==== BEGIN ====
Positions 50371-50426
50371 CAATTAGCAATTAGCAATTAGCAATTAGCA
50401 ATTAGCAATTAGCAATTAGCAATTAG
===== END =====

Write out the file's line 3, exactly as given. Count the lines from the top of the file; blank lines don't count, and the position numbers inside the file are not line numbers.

50401 ATTAGCAATTAGCAATTAGCAATTAG